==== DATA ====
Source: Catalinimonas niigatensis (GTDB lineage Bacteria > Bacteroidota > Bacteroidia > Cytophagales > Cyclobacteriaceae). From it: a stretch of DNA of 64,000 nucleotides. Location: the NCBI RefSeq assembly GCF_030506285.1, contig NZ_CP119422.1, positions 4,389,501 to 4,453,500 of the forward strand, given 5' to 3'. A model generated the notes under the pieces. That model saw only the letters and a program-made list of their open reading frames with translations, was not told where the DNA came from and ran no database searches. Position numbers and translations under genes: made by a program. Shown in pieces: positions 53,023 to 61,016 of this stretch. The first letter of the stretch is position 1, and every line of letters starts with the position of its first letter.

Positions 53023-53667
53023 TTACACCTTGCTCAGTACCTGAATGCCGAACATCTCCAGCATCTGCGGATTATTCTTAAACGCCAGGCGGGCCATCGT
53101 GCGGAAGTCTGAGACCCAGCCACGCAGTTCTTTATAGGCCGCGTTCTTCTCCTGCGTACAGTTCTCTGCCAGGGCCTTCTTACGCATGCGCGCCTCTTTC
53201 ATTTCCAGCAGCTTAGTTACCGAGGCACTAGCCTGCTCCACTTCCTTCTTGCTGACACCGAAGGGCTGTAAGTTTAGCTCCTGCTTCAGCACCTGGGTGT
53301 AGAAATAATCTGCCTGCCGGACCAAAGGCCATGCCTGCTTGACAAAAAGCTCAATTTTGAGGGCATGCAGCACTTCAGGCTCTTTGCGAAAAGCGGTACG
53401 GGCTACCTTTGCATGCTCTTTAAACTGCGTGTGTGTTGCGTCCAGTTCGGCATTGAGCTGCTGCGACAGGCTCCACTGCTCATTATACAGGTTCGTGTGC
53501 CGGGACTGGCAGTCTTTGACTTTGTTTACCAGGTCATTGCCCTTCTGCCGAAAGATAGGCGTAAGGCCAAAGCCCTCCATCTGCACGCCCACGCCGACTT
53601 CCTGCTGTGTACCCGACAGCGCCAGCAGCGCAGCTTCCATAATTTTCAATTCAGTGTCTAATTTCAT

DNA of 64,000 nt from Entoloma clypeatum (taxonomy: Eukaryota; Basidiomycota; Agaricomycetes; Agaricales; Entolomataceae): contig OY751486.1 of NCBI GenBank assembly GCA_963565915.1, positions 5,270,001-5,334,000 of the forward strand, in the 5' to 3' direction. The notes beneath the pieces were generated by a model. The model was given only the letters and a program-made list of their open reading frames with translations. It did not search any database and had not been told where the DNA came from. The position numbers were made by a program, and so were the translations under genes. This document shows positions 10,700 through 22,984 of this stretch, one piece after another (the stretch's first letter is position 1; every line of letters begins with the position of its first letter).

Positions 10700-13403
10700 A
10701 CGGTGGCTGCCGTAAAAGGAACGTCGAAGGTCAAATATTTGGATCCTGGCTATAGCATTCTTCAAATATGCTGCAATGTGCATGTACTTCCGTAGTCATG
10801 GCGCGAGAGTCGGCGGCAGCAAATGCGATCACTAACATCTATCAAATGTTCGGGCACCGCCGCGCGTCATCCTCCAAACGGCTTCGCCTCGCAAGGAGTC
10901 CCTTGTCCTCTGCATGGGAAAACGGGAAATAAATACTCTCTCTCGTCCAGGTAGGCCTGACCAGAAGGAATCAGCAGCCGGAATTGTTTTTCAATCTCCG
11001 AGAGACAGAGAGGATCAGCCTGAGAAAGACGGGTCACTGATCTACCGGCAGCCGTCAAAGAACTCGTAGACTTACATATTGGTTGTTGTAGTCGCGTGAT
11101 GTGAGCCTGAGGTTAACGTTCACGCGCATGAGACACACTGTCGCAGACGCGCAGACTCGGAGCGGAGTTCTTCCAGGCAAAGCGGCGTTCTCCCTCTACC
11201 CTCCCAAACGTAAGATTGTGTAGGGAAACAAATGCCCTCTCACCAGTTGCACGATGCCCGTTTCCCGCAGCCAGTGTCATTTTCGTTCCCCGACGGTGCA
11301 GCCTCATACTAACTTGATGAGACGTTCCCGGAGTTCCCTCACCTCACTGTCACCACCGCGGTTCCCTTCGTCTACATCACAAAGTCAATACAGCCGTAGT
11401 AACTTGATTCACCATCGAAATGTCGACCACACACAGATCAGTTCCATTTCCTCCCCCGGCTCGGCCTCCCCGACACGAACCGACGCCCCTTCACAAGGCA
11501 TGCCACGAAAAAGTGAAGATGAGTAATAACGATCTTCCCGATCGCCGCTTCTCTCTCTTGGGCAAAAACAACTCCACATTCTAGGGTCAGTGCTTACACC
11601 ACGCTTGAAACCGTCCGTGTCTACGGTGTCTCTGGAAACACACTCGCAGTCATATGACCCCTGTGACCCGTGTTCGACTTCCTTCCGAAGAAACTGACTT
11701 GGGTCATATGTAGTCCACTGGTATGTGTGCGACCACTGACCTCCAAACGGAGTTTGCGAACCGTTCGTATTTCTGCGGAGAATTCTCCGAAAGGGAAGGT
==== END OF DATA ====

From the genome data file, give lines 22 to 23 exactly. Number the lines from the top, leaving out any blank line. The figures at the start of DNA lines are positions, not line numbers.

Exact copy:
11601 ACGCTTGAAACCGTCCGTGTCTACGGTGTCTCTGGAAACACACTCGCAGTCATATGACCCCTGTGACCCGTGTTCGACTTCCTTCCGAAGAAACTGACTT
11701 GGGTCATATGTAGTCCACTGGTATGTGTGCGACCACTGACCTCCAAACGGAGTTTGCGAACCGTTCGTATTTCTGCGGAGAATTCTCCGAAAGGGAAGGT